He hasn’t left his room outside of trips to the bathroom since he arrived. He’d given his mother the bare bones of the betrayal, a few terse and polysyllabic words that had done their part to confuse her and get her off his back long enough for him to bypass her and seclude himself in his childhood room. She’d tried to talk to him at first, but has resorted to just bringing him meals, fried chicken and mashed potatoes, homemade macaroni and cheese, grilled cheese, chicken fried steak, directly to his room—attempts at comfort and fattening him up; but all laced with probing questions and pointed statements.
His entire life there’d been nothing but science. Misunderstood and ridiculed since the beginning, he’d lost himself early on in the books and words, the theories and facts that surrounded him. They’d been a constant when nothing else had—family, location, language, friends. Heading off at 11, distancing himself from the plebeians at his school, he’d had such hope. Behind every turn though, he’s simply found the same situation, just with different faces and accents.
Part of him, most of him, can’t help but think it was all a ridiculous fantasy: breaking out into the world, taking the physics community by storm, winning a Nobel Prize for it. He’d already had to practically beg for his job back once, not even at the top university, and now his work and reputation lay in tatters. But, part of him still wants to prove it—prove the science, prove himself. He isn’t sure how to recover from this one though, and, perhaps here, no more pain will come from it. He can spend his days teaching evolution to handfuls of creationists who don’t care about anything outside of football. It’s depressing in its enormity.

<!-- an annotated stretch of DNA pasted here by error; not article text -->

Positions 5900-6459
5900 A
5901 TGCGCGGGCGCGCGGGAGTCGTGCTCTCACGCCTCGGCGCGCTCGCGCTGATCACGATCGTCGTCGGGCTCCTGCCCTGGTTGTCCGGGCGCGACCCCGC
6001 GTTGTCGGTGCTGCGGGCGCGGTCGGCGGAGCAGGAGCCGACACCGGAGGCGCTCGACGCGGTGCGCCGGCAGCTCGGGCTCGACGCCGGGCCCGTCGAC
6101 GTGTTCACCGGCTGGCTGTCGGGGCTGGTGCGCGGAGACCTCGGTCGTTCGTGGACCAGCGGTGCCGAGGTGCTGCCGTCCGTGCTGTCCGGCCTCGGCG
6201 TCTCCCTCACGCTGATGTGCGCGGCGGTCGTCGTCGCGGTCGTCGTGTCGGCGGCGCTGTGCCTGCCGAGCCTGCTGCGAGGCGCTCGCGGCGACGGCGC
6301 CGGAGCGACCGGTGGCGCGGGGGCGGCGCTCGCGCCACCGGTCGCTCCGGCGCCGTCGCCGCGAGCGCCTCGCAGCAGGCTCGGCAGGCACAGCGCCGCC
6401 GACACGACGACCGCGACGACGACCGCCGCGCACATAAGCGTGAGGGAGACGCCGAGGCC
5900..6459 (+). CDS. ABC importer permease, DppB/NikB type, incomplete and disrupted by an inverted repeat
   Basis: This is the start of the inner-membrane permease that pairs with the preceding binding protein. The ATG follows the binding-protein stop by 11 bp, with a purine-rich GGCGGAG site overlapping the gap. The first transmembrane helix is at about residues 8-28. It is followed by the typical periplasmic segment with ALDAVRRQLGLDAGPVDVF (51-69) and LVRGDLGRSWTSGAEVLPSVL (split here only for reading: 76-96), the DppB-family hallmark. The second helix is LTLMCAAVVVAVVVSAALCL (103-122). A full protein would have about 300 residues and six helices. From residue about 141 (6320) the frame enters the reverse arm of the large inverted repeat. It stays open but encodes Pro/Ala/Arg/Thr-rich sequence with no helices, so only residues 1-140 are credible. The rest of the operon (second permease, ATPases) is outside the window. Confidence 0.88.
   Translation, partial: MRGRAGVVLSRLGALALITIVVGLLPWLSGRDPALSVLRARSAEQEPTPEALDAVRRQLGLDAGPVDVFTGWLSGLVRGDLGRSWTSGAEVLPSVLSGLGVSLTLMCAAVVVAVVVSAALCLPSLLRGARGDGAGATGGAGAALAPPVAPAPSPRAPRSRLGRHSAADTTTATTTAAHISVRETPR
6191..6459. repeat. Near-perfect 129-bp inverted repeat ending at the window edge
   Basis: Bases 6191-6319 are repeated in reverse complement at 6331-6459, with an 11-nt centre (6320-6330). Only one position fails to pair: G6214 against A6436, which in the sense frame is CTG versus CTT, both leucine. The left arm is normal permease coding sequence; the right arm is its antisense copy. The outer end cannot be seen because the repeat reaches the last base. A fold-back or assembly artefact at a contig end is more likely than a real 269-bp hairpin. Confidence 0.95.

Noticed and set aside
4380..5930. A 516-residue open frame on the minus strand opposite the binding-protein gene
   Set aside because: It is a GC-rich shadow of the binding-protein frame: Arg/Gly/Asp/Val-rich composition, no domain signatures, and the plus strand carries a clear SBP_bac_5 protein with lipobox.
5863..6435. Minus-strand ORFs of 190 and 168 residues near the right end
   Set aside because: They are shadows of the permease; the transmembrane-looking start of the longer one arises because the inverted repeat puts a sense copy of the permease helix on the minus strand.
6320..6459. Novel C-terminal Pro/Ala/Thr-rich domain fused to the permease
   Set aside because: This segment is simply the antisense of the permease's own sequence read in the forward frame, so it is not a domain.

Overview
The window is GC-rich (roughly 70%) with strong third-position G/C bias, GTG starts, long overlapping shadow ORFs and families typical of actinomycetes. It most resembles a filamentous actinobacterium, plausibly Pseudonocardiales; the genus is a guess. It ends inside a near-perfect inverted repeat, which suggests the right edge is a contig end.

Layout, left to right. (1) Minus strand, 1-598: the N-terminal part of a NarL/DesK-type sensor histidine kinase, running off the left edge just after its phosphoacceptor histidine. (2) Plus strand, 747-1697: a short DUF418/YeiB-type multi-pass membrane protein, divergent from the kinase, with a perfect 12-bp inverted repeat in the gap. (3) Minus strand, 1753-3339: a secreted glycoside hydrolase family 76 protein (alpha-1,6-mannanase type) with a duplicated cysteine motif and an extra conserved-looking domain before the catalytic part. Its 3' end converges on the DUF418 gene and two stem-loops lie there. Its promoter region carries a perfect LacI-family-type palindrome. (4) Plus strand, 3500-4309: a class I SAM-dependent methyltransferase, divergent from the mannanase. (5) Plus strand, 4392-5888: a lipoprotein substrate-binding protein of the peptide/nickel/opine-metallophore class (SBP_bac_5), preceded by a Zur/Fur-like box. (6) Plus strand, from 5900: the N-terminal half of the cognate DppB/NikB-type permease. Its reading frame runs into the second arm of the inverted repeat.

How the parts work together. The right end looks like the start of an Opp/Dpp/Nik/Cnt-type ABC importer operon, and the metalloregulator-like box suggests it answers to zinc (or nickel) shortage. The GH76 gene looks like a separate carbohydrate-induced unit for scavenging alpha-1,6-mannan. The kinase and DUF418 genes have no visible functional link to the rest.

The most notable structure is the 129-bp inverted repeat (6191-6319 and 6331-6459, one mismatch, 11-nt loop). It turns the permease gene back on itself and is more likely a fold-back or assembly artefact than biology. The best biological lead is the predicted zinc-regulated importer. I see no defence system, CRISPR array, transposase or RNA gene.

Raj, Raj was explainable. He was a follower by nature, he’s sure as soon as Wolowitz was on board he was as well. And, he had cut him out when making room for Kripke, even if it was only for a few minutes. Wolowitz, too, was explainable. No PhD there and the most outspoken against him. It is Leonard ultimately that confuses him. Sheldon isn’t sure he’d stick his neck out for Leonard, they’re friends but Sheldon sill doesn’t quite get it, but he would certainly never tarnish Science, even in a moment of pure aggravation. That is the biggest betrayal of all.
For a moment he stops to consider Heidelberg, wonders if it isn’t an opportunity, a place, to which he could return. Back when he was a child prodigy he’d been respected there, held in awe. Maybe there’d be a quiet corner for him abroad, where perhaps news mightn’t have traveled so quickly. He has his laptop, didn’t stop to grab much else, but he’s been reviewing his work, figuring out what he can salvage and which items are worth future time and which aren’t. The lists are more disparate than he’d prefer.
Leaning his head back onto his Star Wars pillowcase—his room, nearly untouched—brings back a flood of memories; hiding from his father, his mother, his sister, his brother, the neighbor kids. The shelves are lined with Legos, books, comics, and games that he’d used to escape the world and the trophies and awards he’d earned to prove that. They’re dusty now. If he believed in such hokum as symbology and poetry, he guesses they’d have something to relate on the matter.
His REM is disjointed now after almost four days with little change in pattern. He wants to fall asleep, despite it not being his usual bedtime. The Age of Conan icon catches his eye on his laptop, but he can’t bring himself to play it. Memories of Penny are wrapped up in that now, and it reminds him of everything he’s left behind back in Pasadena. He reclines back and, just as his eyes begin to blink heavily, the sound of the doorbell chimes softly.